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Machete-wielding police officers have hacked their way through billions of dollars worth of marijuana in the country's top pot-growing states to stave off a bumper crop sprouting in the tough economy. The number of plants seized has jumped this year in California, the nation's top marijuana-growing state, while seizures continue to rise in Washington after nearly doubling the previous year. Growers in a three-state region of central Appalachia also appear to have reversed a decline in pot cultivation over the past two years. Authorities destroyed a five-acre plot on the Tennessee-Kentucky border on Thursday, more than 151,000 plants. Officers in those areas, the nation's biggest hotbeds for marijuana production, have chopped down plants with a combined street value of around $12 billion in the first eight months of this year. "A lot of that, we theorize, is the economy," said Ed Shemelya, head of marijuana eradication for the Office of Drug Control Policy's Appalachian High Intensity Drug Trafficking Area. But the ailing economy isn't stopping users from buying pot. Shemelya said the demand appears to be rising with the unemployment rate. "I've never seen any decline in demand for marijuana in bad economic times," he said. "People always seem to find money somewhere to buy drugs."

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More than 30,000 years ago someone living in a cave in the Caucasus Mountains twisted wild flax together and dyed it, producing the earliest known fibers made by humans, scientists report.

"Making strings and ropes is a sophisticated invention," said Ofer Bar-Yosef, a professor of prehistoric archaeology at Harvard University. "They might have used this fiber to create parts of clothing, ropes, or baskets."

The fibers were discovered in an analysis of clay deposits in Dzudzuana Cave in what is now the country Georgia, Bar-Yosef and co-authors report in today's edition of the journal Science.

The earliest previous evidence of fibers worked by humans was from the Czech Republic, dated to 28,000 years ago.

The Caucasus fibers were made from the wild form of flax, not a plant that had been domesticated for farming.

These ancestors really had a clear idea and method of dealing with a useful plant in its wild form to provide good quality fibers for different uses, Bar-Yosef said

"Innovation was a trait of modern humans when compared to earlier populations," he added. "The invention of strings and ropes is an old one and probably helped to change the organization of transport from earlier times."

Some of the fibers appear to have been dyed using plant materials common in the area, the researchers said. The color range included yellow, red, blue, violet, black and green.

The team, which was studying pollen remains, collected 787 fragments of fibers.

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Swiss law: Stolen painting can stay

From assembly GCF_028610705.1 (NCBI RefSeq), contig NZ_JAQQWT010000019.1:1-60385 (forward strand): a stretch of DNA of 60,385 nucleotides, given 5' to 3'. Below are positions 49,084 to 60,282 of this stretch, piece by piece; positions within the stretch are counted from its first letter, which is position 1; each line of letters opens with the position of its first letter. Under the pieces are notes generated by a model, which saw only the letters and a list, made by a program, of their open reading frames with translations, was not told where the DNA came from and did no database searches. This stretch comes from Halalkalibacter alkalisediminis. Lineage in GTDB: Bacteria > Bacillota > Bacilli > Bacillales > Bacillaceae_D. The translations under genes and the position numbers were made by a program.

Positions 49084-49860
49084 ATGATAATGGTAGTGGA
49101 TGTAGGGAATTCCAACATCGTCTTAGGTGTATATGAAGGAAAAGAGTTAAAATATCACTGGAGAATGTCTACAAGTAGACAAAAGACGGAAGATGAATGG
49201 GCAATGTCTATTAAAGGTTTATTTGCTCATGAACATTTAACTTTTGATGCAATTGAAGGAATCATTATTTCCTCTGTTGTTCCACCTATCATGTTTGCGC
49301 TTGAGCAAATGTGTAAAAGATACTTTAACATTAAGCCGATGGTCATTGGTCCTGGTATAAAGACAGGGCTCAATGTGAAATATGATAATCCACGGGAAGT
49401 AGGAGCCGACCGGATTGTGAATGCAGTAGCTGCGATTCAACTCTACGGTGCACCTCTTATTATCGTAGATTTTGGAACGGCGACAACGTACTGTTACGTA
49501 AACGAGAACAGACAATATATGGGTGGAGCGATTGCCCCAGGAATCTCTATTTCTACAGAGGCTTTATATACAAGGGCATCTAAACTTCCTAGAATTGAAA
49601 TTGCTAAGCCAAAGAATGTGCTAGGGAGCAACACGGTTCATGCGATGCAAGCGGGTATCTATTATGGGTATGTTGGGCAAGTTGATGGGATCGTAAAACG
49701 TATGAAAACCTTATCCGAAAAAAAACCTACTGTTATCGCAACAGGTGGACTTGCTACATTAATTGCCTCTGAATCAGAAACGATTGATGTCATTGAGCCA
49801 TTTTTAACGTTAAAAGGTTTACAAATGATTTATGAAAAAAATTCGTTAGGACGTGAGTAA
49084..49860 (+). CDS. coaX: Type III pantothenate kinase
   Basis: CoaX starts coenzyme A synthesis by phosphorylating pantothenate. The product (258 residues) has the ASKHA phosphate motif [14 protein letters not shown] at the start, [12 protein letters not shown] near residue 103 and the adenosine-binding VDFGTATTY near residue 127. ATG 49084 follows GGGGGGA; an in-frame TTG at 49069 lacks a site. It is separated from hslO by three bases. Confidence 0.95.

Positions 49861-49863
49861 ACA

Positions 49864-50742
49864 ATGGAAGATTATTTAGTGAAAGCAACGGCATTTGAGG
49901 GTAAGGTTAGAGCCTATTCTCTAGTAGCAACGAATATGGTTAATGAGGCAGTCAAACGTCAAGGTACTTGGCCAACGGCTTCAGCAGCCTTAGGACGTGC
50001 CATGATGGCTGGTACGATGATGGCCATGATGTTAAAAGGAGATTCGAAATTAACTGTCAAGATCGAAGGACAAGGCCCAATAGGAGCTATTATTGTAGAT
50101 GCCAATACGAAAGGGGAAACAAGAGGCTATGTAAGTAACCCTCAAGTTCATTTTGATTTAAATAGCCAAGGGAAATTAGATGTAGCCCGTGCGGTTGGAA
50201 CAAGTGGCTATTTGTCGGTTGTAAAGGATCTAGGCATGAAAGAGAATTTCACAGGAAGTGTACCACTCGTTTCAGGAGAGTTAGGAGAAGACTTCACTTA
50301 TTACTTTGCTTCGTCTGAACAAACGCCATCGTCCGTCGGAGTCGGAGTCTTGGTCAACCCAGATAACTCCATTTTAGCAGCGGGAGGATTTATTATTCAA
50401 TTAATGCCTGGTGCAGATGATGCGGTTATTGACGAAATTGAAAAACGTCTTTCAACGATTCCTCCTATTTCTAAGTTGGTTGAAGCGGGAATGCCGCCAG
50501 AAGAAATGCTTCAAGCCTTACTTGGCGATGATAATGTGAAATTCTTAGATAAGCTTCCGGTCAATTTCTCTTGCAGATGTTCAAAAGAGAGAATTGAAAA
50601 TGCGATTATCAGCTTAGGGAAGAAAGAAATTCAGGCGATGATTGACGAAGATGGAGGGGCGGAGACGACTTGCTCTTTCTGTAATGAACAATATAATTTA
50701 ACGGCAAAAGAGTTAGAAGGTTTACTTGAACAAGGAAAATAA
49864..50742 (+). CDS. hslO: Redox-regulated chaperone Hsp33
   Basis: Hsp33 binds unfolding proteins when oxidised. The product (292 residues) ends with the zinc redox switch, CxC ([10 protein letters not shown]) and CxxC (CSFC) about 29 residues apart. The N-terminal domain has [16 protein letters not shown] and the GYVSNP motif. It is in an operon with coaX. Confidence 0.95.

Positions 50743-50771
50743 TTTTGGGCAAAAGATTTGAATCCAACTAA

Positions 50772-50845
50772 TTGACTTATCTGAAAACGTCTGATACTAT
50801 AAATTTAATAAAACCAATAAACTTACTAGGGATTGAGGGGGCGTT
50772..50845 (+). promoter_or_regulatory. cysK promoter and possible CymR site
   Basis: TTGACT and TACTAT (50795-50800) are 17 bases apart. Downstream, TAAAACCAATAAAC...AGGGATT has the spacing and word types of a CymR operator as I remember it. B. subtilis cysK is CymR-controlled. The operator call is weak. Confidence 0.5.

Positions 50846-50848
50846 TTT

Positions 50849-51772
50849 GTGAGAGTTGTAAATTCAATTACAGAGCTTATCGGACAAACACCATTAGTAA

Swiss law bars a museum from surrendering a 19th century painting that it was given after it had been stolen from a Jewish family in Paris by the pro-Nazi Vichy French regime during World War II. The Valley of the Stour by John Constable was willed to the city of La Chaux-de Fonds in 1986, on condition that the work remain in the local museum. A relative of the original owner claimed the painting in 2006, but officials have ruled that Swiss law requires that the terms of the will be honored. The painting, worth an estimated $1 million, was confiscated from a Paris home in 1942. It was then auctioned and then changed hands several times.

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London cabbies don't want killer among them

Hundreds of drivers of London's iconic black taxis Thursday protested a decision that could allow a man to become a cabbie despite having been convicted of manslaughter for strangling his wife. Lines of protesting taxi drivers, estimated at 1.5 miles, surrounded the Public Carriage Office - which is responsible for administering the taxi test. The 38-year-old, diagnosed as a paranoid schizophrenic at the time of his trial, was released in 2005 and is no longer on parole. Black taxis are considered one of the safest forms of transport by Londoners trying to get home after a night out.

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Leonardo's encyclopedia gets its first public display

The entirety of Leonardo da Vinci's 1,119-page Atlantic Codex is going on public display for the first time, in a series of 24 exhibits spanning six years. The Atlantic Codex is "an extraordinary encyclopedia" of technical knowledge from the Renaissance, representing not only Leonardo's own creations but technology as it existed, according to Pietro Marani, a Leonardo expert. The first exhibit of 45 drawings, "Fortresses, Bastions and Cannons," opened Thursday at the Santa Maria delle Grazie church, which also holds Leonardo's The Last Supper, and at the Biblioteca Ambrosiana, which has preserved the Codex since 1637.